Students who participate in
Shakespeare Miami's
Apprenticeship program
receive free:

Coaching in reading & writing

Training in activities such as:
dance, stage combat,
yoga and drumming

Training in physical comedy

Training in team building

period history, performance & more.

Coaching for auditions.

Performance opportunities

Training in Costuming,
technical theatre and more
YEAR ONE  Ages 10 & 11

Beginning at the age of ten, apprentices learn to
listen, to begin to absorb the world of theatre,
Shakespeare's words, and how to behave in a
professional setting.  Apprentices learn the
value of being on time and of thorough
preparation.  .  They learn the skill of learning
through observation and listening, preparing
themselves for their first steps on a stage.   
Every apprentice and Intern is required to meet
minimum standards in their schoolwork and
occasional tutoring is available with homework.
Apprentices are assigned age appropriate
research project per year.
Apprentices and their families make a commitment to good
grades, professional behavior and hard work. Our apprenticeships
begin at a young age in order to foster personal discipline,
academic growth and permit the student to grow up with
"Shakespeare in their ears."   

Each year, Shakespeare Miami accepts between one and three
new elementary school interns into the program for a long-term
commitment to the company.  This program immerses students in
company life, study of Shakespeare and other training such as
stage combat.  

Apprentices and their families commit to a balanced and
age-appropriate schedule of   rehearsals, training programs and
volunteer work.

Our professional company members and educator/actors serve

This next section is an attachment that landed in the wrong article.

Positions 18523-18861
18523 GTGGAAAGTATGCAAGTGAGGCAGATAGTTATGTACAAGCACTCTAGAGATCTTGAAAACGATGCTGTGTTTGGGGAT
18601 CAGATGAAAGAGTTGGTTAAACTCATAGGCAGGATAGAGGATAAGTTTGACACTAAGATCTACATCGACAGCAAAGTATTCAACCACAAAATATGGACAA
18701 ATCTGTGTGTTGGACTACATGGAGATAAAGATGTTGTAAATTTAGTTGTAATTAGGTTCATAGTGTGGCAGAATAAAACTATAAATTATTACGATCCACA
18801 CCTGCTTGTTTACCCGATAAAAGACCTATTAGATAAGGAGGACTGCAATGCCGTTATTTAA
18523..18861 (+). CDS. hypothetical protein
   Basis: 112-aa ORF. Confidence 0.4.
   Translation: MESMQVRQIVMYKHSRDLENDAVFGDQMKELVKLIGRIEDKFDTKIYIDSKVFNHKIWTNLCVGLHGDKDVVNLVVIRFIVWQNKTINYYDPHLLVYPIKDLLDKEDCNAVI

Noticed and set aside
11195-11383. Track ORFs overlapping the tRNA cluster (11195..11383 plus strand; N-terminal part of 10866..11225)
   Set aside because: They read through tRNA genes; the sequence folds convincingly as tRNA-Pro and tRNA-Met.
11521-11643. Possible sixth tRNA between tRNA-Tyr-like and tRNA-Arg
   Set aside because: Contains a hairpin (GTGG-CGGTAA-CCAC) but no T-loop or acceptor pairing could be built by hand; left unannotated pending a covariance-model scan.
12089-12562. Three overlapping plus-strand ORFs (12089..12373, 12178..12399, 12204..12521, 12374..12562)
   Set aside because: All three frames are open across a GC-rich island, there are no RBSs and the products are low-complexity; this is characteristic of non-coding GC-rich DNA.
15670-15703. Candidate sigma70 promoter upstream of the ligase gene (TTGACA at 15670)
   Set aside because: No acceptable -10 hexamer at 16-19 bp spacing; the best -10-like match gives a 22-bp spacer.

as mentors, teachers and guides during the student's time with the
YEAR THREE   Ages 13 & 14

Year three is a busy time for apprentices;
students begin to their academic approach to
Shakespeare;  through special classes and fun  
research assignments.  If given permission,
school shows.

Year three apprentices attend all training
workshops, and are at select rehearsals until 9
YEARS FOUR AND FIVE   Ages 15 & 16

Years four and five offer the apprentices more advanced training
and more responsibility in the company.   Apprentices participate
fully in all training workshops, school performances and are
given the opportunity to audition for small roles in the mainstage
productions.  Each student is expected to maintain a high GPA,
attend rehearsals and participate in activities of the company.  
They are held to professional standards of conduct, preparation,
and performance as the entire cast.  

Students are assigned more structured duties in the company
and as their apprentice ship draws to a close, they are choose a
topic for their research project which is presented to the entire
company and invited guests.
Benefits from  
in the Arts:

  • Better grades  
  • Self-confidence
  • Self-dicipline
  • Poise
  • Public Speaking
  • Better health
  • New Skills
  • Teamwork
  • Leadership
  • Less everyday stress
  • Happiness
Invest in your
child's future
Feather of lead,
bright smoke, cold fire...
Serious Fun!
Work hard, and have a blast!
make a long-term
commitment to the Arts.
YEAR TWO  Ages 12 & 13

Year two finds young apprentices preparing  to
undertake a small non-speaking role in a
production.  Apprentices participate in
age-appropriate training with professional
company members, and begin training in a skill
such as dance, stage combat or drumming.
Year two apprentices are permitted to attend
more rehearsals and begin to observe various
aspects of how a production comes together,
both back stage and on stage.
-noun  (əˈprɛntɪs)
someone who works for a skilled
or qualified person in order to
learn a trade or profession, esp
for a recognized period

Apprenticeship is a system of
training a new generation of
practitioners of a skill.
Apprentices (or in early modern
usage "prentices") or protégés
build their careers from
apprenticeships. ...
Shakespeare Miami's FREE
Apprenticeship program

offers young students the
opportunity to

click here for application


CLICK HERE  to access the application form
Fill it out completely and hit "send"

  • What are the ages for the program?

We accept well behaved children at the age of ten
for an initial try-out to determine if the child is
mature enough to participate and is having fun.

  • What is the cost for this program?

The program is free

  • Do I need a teacher recommendation?


  • Does my child require any special
    training or experience to participate?


  • My child is 13 and wants to begin the